5 Of The Best Ads To Inspire Your New Year’s Resolutions

What’s your 2018 resolution?

As 2017 winds down, people everywhere are taking stock of their lives and mapping out how to improve themselves in 2018. It’s no shock that a 2015 Nielsen survey found the top two New Year’s resolutions are “staying fit and healthy” and to “lose weight.”

While most people wake up on January 1 with the best intentions, the drive to improve oneself often wanes after about six weeks. A study by U.S. News found that 80% of people break their New Year’s resolutions by Valentine’s Day.

To give GOOD Sports’ readers a little extra inspiration to get healthy in 2018, we’ve compiled a list of some great, inspiring TV commercials. Even though commercials are created for the purpose of either selling products or building the public’s emotional ties to a brand, that doesn’t mean they aren’t great at inspiring people. In fact, commercials often have to be incredibly inspiring to convince people to plunk down $150 on a pair sneakers.

“Boxing Makes You Bigger” — Everlast

Many ads on this list are focused on inspiring people to put in the work to become more healthy, but this ad is inspiring in another way. The child boxer in the ad is clearly a great athlete with tremendous drive, but this spot focuses on the power of a boxer’s heart. A true fighter knows how to be humble in his abilities and when not to use violence

“Find Your Greatness: The Jogger” — Nike

“Greatness — it’s just something we made up,” the announcer whispers as a 200-pound middle-schooler comes jogging up the desolate road. “Somehow we’ve come to believe that greatness is a gift reserved for a chosen few.”

Nike’s “The Jogger” ad aired during the 2012 Olympics and features an exhausted 12-year-old boy using every last bit of energy he has to keep running. Although some criticized the ad for fat-shaming the boy, others saw his agonizing fight to overcome obesity as inspiring. According to Nike, the ad’s purpose was “to inspire and energize everyday athletes everywhere to celebrate their achievements, participate and enjoy the thrill of an athletic lifestyle.”

“Dare” — Saga

Although this ad is for an apparel line, it has an inspiring message about overcoming fear. In the ad, a woman shies away from various activities throughout her life: performing in front of a panel, going out in the sea, posing nude, and giving a presentation in a meeting. But when faced with the ultimate challenge, she overcomes her fear and confronts everything she was avoiding.

What fears stand between you and your resolution?

“Instant Karma!” — Nike

In 1987, Nike released an ad featuring The Beatles’ song “Revolution,” and it became an instant classic. In 1992, Nike went back to the Lennon well for another ad; this time using his 1970 solo hit “Instant Karma!” Lennon’s music often called for humanity to reach for its potential, whether through visualization (“Imagine”) or action (“Give Peace A Chance”). In this ad, Lennon passionately screams “We all shine on” as everyday people strive to be their best, and it merged perfectly with Nike’s “Just Do It” ethos.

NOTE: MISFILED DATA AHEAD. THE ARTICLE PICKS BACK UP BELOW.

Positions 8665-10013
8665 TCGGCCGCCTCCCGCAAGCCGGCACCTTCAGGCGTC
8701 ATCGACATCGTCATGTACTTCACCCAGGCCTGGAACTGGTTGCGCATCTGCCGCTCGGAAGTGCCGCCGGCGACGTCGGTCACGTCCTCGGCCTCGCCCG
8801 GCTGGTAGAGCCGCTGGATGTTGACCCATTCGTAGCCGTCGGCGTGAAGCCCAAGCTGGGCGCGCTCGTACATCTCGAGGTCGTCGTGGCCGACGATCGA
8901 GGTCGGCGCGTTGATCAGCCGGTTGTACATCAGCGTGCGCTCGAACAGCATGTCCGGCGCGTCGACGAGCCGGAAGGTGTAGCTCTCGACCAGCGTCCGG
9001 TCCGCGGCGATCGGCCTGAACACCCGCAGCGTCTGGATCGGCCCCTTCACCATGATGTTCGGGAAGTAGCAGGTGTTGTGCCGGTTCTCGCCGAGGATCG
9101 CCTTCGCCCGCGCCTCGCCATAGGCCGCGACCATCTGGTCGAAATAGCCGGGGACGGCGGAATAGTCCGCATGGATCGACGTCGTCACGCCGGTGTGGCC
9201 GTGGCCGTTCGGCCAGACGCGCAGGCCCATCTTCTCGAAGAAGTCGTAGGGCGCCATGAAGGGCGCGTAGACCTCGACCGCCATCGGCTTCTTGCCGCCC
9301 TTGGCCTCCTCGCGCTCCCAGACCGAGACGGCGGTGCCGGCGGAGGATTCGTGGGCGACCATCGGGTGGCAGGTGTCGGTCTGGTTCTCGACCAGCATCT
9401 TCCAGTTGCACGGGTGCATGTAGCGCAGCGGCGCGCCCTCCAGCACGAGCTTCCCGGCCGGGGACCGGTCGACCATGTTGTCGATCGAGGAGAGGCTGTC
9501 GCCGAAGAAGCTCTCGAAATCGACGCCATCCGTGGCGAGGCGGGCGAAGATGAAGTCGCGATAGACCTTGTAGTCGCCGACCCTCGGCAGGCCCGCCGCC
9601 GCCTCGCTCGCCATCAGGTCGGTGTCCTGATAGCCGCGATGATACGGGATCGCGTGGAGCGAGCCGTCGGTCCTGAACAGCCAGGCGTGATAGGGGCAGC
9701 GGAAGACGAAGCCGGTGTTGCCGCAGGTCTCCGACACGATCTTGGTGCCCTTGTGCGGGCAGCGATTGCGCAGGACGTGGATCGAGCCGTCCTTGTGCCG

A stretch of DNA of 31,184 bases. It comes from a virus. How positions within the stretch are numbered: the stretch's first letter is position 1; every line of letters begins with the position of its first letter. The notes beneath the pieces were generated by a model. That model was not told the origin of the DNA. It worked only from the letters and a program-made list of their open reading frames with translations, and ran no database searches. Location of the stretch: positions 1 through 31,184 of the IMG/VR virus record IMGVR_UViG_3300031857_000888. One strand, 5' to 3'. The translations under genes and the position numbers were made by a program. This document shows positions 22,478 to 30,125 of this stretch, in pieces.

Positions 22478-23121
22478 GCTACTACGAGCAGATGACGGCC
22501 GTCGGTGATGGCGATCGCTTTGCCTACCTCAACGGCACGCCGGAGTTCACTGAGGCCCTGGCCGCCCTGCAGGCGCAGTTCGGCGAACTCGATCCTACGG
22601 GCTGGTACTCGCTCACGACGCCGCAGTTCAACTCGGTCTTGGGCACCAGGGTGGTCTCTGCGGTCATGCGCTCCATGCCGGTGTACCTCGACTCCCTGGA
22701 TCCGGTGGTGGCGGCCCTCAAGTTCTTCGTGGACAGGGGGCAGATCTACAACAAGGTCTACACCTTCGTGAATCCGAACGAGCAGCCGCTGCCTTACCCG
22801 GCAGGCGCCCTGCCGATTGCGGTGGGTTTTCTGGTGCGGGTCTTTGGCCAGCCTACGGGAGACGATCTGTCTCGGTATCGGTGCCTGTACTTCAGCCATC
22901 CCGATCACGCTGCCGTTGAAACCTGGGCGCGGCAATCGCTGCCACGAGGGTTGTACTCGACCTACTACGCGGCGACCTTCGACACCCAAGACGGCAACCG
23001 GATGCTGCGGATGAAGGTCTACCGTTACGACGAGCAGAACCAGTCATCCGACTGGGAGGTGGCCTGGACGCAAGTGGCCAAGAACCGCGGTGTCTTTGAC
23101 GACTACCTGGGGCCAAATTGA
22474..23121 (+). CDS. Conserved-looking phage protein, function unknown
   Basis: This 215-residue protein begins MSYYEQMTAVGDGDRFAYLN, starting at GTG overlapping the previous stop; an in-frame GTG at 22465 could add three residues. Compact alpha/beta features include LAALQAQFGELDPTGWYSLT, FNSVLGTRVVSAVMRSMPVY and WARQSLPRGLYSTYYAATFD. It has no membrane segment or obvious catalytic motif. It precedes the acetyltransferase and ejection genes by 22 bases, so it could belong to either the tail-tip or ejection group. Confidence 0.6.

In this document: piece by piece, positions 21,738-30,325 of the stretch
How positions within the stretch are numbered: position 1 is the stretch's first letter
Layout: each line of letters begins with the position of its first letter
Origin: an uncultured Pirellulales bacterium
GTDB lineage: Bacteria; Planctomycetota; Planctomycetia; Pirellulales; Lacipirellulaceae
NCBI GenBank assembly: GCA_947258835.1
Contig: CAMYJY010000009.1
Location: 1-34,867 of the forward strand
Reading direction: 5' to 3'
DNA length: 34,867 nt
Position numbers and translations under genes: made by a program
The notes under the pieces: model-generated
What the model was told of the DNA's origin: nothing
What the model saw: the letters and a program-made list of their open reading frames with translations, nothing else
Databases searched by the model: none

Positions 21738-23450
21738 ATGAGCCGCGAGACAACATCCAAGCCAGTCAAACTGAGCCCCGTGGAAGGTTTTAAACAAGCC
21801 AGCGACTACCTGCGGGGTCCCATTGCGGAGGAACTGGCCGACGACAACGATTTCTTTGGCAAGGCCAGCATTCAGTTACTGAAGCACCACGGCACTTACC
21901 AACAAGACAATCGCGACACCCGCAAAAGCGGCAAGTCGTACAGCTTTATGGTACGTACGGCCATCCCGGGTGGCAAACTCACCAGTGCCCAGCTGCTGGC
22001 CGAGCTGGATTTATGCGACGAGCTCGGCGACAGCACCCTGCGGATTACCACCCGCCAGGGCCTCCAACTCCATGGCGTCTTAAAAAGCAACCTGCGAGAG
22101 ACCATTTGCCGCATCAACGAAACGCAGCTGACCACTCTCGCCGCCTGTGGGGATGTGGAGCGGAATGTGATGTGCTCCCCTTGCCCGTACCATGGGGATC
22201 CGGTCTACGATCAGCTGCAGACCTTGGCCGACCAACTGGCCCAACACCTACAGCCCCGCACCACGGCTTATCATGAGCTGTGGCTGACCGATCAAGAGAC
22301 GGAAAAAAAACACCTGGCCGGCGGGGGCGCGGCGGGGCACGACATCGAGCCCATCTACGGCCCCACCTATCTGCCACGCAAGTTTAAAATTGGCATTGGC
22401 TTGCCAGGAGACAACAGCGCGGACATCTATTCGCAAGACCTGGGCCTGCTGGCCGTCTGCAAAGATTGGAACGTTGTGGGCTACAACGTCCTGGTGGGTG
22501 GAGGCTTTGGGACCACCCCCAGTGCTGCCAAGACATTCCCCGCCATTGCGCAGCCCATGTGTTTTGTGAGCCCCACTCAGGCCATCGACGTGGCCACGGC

Side note: The ad was directed by David Fincher, who would go on to direct “Se7en,” “Fight Club,” and “The Social Network.”

“Impossible Is Nothing: Ali vs. Ali” — Adidas

“Impossible isn’t a fact, it’s an opinion,” the commercial’s narrator and co-star, Laila Ali, says while archival footage shows her father, Mohammed Ali, entering the boxing ring. Then, through the magic of CGI, Mohammed Ali’s opponent removes their robe and we see it’s Laila. “What do you think I’m gonna do when they say women can’t box?” she asks before landing a punch on her father, dropping him back a few steps.

Julian Meehan

Young leaders from around the world are gathering at the United Nations Headquarters in New York Saturday to address arguably the most urgent issue of our time. The Youth Climate Summit comes on the heels of an international strike spearheaded by Greta Thunberg, the 16-year-old climate activist from Sweden, who arrived in New York via emissions-free sailboat earlier this month.

Translated from Swedish, "berg" means "mountain," so it may feel fated that a young woman with Viking blood in her veins and summit in her name would be at the helm. But let's go out on a limb and presume Thunberg, in keeping with most activists, would chafe at the notion of pre-ordained "destiny," and rightly so. Destiny is passive — it happens to you. It's also egomaniacal. Change, on the other hand, is active; you have to fight. And it is humble. "We need to get angry and understand what is at stake," Thunberg declared. "And then we need to transform that anger into action."

This new generation of activists' most pernicious enemy is denial. The people in charge — complacent politicians and corporation heads who grossly benefit from maintaining the status quo — are buffered from real-life consequences of climate change. But millions of people don't share that privilege. For them, climate change isn't an abstract concept, but a daily state of emergency, whether it comes in the form of "prolonged drought in sub-Saharan Africa…devastating tropical storms sweeping across Southeast Asia, the Caribbean and the Pacific…[or] heatwaves and wildfires," as Amnesty International reportsare all too real problems people are facing on a regular basis.

RELATED: Greta Thunberg urges people to turn to nature to combat climate change

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